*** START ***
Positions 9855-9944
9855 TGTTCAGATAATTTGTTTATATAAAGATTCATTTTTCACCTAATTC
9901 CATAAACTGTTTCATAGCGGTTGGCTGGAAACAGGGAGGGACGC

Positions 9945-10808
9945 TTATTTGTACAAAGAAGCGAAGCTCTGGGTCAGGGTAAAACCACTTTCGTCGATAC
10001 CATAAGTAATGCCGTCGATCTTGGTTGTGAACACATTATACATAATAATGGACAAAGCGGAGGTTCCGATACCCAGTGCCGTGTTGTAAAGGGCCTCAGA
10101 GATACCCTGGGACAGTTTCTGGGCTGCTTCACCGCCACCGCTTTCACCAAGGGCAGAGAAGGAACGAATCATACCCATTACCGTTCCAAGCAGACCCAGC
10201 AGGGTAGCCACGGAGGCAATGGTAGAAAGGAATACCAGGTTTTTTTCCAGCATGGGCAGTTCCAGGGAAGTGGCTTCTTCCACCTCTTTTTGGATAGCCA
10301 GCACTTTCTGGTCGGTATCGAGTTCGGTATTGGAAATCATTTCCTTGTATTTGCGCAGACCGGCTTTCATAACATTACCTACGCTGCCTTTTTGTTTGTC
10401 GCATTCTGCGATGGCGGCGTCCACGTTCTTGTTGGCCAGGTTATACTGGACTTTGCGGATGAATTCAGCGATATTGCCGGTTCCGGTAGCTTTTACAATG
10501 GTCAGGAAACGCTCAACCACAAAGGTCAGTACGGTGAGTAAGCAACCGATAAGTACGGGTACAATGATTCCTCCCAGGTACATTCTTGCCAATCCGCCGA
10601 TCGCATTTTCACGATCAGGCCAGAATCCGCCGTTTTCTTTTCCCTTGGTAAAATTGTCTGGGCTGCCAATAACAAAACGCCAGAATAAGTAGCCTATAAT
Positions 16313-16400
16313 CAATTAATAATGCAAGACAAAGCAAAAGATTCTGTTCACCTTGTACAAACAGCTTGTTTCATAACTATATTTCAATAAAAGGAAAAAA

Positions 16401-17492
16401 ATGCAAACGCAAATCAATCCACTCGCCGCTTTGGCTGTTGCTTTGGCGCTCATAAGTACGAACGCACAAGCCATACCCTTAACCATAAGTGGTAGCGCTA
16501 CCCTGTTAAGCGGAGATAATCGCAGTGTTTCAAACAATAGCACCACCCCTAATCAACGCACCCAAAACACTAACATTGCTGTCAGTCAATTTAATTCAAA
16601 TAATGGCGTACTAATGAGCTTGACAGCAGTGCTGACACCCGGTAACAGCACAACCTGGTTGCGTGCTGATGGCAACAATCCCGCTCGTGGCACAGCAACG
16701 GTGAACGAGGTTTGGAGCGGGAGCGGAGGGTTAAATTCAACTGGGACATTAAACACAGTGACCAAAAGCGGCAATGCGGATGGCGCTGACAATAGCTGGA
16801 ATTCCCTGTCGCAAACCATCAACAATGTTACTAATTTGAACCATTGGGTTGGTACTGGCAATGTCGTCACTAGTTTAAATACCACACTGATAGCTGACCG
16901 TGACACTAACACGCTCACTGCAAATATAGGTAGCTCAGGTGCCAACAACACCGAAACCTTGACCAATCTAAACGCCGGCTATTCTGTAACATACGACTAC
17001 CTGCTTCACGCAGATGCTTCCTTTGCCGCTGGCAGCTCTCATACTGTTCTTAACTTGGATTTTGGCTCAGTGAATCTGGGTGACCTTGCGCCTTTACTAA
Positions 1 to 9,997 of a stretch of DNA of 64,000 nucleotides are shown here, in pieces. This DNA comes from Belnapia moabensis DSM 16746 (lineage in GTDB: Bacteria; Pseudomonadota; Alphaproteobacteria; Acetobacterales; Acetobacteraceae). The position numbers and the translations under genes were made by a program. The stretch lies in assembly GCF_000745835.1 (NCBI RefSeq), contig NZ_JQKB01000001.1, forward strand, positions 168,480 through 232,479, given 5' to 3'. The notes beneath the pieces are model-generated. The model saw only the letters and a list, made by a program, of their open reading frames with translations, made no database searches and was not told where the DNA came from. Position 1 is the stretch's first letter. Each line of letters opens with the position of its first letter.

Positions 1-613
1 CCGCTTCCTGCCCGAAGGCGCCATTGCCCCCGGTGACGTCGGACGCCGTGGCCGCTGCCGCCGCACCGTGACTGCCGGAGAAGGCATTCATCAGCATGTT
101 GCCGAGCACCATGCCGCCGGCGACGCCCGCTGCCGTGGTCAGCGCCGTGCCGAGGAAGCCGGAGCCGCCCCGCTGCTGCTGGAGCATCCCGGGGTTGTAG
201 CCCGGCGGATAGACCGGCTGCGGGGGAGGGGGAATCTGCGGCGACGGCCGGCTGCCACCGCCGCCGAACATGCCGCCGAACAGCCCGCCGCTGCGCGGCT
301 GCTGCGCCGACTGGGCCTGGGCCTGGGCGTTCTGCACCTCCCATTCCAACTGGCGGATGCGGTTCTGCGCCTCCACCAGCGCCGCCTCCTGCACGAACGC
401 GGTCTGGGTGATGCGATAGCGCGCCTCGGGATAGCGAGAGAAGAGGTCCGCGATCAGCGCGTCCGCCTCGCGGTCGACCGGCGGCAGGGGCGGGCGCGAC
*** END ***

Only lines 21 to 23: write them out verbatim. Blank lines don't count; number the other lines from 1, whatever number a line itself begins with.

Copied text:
16901 TGACACTAACACGCTCACTGCAAATATAGGTAGCTCAGGTGCCAACAACACCGAAACCTTGACCAATCTAAACGCCGGCTATTCTGTAACATACGACTAC
17001 CTGCTTCACGCAGATGCTTCCTTTGCCGCTGGCAGCTCTCATACTGTTCTTAACTTGGATTTTGGCTCAGTGAATCTGGGTGACCTTGCGCCTTTACTAA
Positions 1 to 9,997 of a stretch of DNA of 64,000 nucleotides are shown here, in pieces. This DNA comes from Belnapia moabensis DSM 16746 (lineage in GTDB: Bacteria; Pseudomonadota; Alphaproteobacteria; Acetobacterales; Acetobacteraceae). The position numbers and the translations under genes were made by a program. The stretch lies in assembly GCF_000745835.1 (NCBI RefSeq), contig NZ_JQKB01000001.1, forward strand, positions 168,480 through 232,479, given 5' to 3'. The notes beneath the pieces are model-generated. The model saw only the letters and a list, made by a program, of their open reading frames with translations, made no database searches and was not told where the DNA came from. Position 1 is the stretch's first letter. Each line of letters opens with the position of its first letter.